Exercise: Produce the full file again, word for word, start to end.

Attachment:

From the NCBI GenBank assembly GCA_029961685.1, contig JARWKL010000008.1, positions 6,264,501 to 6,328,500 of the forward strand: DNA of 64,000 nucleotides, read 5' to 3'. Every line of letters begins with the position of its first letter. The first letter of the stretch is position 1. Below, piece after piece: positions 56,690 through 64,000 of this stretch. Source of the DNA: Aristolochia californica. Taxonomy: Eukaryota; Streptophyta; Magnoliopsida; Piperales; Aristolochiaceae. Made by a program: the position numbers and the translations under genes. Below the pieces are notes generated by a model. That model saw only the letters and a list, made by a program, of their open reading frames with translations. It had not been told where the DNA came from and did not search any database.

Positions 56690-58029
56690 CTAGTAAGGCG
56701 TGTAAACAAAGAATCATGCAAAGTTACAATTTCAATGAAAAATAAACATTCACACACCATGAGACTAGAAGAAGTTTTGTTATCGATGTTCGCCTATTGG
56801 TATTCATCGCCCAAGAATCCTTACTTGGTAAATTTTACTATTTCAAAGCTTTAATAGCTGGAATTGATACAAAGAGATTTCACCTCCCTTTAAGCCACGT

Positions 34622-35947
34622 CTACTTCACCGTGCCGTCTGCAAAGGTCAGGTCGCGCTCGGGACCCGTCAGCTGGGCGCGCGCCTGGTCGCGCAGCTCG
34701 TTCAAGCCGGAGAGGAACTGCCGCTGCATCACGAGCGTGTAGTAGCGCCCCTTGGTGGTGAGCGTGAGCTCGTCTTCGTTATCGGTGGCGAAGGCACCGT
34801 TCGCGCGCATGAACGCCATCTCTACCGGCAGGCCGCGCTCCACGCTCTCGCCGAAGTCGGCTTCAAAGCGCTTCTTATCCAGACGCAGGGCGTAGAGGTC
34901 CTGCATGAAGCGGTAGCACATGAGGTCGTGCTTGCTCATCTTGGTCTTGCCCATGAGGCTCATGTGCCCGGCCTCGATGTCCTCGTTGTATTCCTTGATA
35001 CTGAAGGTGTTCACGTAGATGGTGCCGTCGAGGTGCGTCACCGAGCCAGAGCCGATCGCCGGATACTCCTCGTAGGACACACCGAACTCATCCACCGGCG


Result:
From the NCBI GenBank assembly GCA_029961685.1, contig JARWKL010000008.1, positions 6,264,501 to 6,328,500 of the forward strand: DNA of 64,000 nucleotides, read 5' to 3'. Every line of letters begins with the position of its first letter. The first letter of the stretch is position 1. Below, piece after piece: positions 56,690 through 64,000 of this stretch. Source of the DNA: Aristolochia californica. Taxonomy: Eukaryota; Streptophyta; Magnoliopsida; Piperales; Aristolochiaceae. Made by a program: the position numbers and the translations under genes. Below the pieces are notes generated by a model. That model saw only the letters and a list, made by a program, of their open reading frames with translations. It had not been told where the DNA came from and did not search any database.

Positions 56690-58029
56690 CTAGTAAGGCG
56701 TGTAAACAAAGAATCATGCAAAGTTACAATTTCAATGAAAAATAAACATTCACACACCATGAGACTAGAAGAAGTTTTGTTATCGATGTTCGCCTATTGG
56801 TATTCATCGCCCAAGAATCCTTACTTGGTAAATTTTACTATTTCAAAGCTTTAATAGCTGGAATTGATACAAAGAGATTTCACCTCCCTTTAAGCCACGT

Positions 34622-35947
34622 CTACTTCACCGTGCCGTCTGCAAAGGTCAGGTCGCGCTCGGGACCCGTCAGCTGGGCGCGCGCCTGGTCGCGCAGCTCG
34701 TTCAAGCCGGAGAGGAACTGCCGCTGCATCACGAGCGTGTAGTAGCGCCCCTTGGTGGTGAGCGTGAGCTCGTCTTCGTTATCGGTGGCGAAGGCACCGT
34801 TCGCGCGCATGAACGCCATCTCTACCGGCAGGCCGCGCTCCACGCTCTCGCCGAAGTCGGCTTCAAAGCGCTTCTTATCCAGACGCAGGGCGTAGAGGTC
34901 CTGCATGAAGCGGTAGCACATGAGGTCGTGCTTGCTCATCTTGGTCTTGCCCATGAGGCTCATGTGCCCGGCCTCGATGTCCTCGTTGTATTCCTTGATA
35001 CTGAAGGTGTTCACGTAGATGGTGCCGTCGAGGTGCGTCACCGAGCCAGAGCCGATCGCCGGATACTCCTCGTAGGACACACCGAACTCATCCACCGGCG